Kure City, Hiroshima, Japan
The architectural theme in this project was to take the characteristic view of this area, which consists of roofs and tiles, and to incorporate it into the building. An attempt was made to bring the structure of the landscape into the detail of the roof.
The architecture aims to gently float up to the surface, while blending in with the environment. Although the scale of the Civic Centre is different from the houses around it, they still share the same materials – roof tiles – which form the buildings, and this is one of the strong points of Japanese tiled roofs.
The roof itself can be massive, but having the same make-up as other buildings can remove its sense of pressure. So from the very beginning an emphasis was placed on using authentic tiles. Authentic tile (plain rectangular tile and hollow semi-circular tile are used alternately) has a distinct grain, and when used as louvre, the space between tiles could be obscured.
Ondo Civic Centre was nominated for the Emirates Glass LEAF Awards in 2008 in commercial buildings category.
Civic Centre design and facilities
The Civic Centre includes a branch of the city hall, a community centre and a library.
Each facility has its own complicated function, but such difference could be accommodated under the same roof. Like a wide wrapping cloth, it allows flexibility – the roof does not merely cover what is beneath it, but can work on its own as a solid or porous facet. Louvres used in this architecture have two roles – the one is with the tiles as a border, and the other is as a membrane of the building, by applying louvres this way, even ‘wall’ could gain a certain kind of expression.
The Inland Sea of Japan is just down the site, presenting a feel of calmness to the visitors. A water conduit is also present within the project site. The ridgeline of the nearby mountains and islands facing the sea create a natural landscape to the Civic Centre.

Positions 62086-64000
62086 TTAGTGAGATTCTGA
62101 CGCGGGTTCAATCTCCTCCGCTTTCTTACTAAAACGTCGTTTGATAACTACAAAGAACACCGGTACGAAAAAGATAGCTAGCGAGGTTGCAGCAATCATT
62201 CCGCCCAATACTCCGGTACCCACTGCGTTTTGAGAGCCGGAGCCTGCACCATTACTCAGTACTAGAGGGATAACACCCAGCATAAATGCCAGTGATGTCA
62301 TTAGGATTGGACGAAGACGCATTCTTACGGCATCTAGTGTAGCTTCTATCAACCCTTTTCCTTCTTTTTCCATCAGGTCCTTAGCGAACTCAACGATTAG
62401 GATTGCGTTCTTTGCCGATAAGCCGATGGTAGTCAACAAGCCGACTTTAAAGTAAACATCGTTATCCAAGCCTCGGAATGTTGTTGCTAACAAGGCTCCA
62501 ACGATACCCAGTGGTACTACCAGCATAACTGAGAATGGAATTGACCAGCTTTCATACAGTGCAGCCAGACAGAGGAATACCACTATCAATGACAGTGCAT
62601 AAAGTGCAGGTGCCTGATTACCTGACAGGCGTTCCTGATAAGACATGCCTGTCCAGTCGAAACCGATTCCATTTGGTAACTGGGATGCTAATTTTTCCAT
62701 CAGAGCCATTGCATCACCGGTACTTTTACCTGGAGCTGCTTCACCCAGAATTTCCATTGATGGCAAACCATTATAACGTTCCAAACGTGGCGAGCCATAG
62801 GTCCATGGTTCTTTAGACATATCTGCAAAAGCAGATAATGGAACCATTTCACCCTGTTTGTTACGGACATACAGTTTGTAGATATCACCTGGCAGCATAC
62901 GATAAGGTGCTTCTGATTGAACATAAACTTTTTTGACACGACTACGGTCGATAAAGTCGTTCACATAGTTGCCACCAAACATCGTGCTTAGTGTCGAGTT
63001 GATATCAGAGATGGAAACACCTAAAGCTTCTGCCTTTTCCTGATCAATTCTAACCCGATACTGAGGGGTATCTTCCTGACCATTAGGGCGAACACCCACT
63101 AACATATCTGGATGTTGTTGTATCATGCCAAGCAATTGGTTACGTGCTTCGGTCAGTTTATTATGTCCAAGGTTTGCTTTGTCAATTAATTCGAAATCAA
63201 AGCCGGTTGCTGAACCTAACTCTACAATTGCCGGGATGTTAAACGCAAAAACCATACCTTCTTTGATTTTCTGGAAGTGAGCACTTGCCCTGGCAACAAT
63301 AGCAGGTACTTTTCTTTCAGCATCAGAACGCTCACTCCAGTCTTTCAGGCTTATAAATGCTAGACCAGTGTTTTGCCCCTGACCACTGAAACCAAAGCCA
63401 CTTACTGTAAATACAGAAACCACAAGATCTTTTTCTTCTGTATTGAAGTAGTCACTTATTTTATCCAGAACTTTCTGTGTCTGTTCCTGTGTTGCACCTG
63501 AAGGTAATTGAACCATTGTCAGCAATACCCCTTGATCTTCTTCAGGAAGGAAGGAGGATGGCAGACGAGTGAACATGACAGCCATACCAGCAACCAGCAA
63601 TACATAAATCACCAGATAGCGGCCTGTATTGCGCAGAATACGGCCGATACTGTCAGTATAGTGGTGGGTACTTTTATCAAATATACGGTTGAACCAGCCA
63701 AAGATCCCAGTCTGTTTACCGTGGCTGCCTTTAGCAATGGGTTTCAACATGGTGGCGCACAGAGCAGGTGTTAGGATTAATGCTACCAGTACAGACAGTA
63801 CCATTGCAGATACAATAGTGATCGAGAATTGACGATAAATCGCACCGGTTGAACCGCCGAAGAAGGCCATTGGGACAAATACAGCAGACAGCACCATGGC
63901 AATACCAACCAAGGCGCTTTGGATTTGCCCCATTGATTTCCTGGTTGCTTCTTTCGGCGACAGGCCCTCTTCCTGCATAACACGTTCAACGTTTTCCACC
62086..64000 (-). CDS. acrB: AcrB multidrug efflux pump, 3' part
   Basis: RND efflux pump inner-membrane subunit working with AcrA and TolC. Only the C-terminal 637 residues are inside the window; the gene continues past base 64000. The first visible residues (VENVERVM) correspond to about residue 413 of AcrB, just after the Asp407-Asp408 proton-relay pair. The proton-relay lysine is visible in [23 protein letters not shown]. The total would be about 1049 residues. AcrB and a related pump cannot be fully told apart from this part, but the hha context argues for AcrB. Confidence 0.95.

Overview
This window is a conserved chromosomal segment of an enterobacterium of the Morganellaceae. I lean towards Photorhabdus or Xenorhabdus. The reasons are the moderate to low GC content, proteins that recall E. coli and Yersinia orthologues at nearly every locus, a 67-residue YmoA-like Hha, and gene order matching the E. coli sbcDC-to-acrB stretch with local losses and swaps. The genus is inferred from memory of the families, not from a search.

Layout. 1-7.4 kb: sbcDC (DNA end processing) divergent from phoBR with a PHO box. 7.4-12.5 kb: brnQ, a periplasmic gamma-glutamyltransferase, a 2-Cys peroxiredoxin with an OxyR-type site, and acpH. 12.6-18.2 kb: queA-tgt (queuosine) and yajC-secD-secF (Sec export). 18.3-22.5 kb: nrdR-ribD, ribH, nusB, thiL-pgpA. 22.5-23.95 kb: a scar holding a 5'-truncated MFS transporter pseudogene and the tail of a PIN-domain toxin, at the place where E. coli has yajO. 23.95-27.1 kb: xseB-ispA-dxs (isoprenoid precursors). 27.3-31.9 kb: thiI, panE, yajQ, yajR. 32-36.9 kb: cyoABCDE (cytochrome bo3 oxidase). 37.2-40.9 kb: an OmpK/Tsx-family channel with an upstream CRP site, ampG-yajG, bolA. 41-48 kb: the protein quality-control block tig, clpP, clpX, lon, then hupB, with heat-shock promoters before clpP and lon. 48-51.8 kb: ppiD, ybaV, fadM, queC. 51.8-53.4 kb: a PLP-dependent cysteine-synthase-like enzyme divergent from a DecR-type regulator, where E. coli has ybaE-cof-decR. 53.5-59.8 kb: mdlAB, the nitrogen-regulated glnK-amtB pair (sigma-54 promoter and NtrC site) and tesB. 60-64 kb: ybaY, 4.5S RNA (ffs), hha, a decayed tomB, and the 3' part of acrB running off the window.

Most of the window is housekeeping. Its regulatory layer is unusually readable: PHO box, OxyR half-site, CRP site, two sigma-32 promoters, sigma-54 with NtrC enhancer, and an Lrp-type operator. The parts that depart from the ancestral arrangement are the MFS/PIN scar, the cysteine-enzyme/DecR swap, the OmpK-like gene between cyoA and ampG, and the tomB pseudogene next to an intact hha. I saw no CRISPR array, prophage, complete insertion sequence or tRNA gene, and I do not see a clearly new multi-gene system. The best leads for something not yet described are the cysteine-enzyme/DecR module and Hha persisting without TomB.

The design of the civic centre was started in July 2004 and was completed after almost two years, in February 2006.
The entire structure of the building was clad in steel. The louvers were roofed with tiles for plasticity. Rectangular and hollow semicircular tiles were used in an alternate pattern. In the external wall the use of wood weight in the siding boards was partly excluded so that it could emphasise the three-dimensional look.
Using local materials was central to the design. Architecture should not be cut off from the ground, like a building designed and transported from elsewhere that has no relation to the site.
The project construction started in June 2006 ans was completed by December 2007. The three storey building has a total built up floor area of 4642.91m².
The structural engineers were Oak Structural Engineering. All the mechanical engineering works of the project were executed by Morimura Associates.
Konoike/Nikko JV was the construction contractor. Rokko Electricity was contracted for electrical installations. Kinden was the contractor for ventilation works. Sanyo Kucho Kogyo supplied and installed the water supply and drainage systems.
The Uptown Tower is a 340m-high, 81-storey mixed-use building being developed in Dubai, UAE. It will become the first super-tall…
T3 Bayside is a ten-storey timber office building being developed in Toronto, Canada. The 42m structure will be the tallest…
ICÔNE is a new office complex being developed by BESIX Real Estate Development (BESIX RED) in Belval, Luxembourg. The collaborative…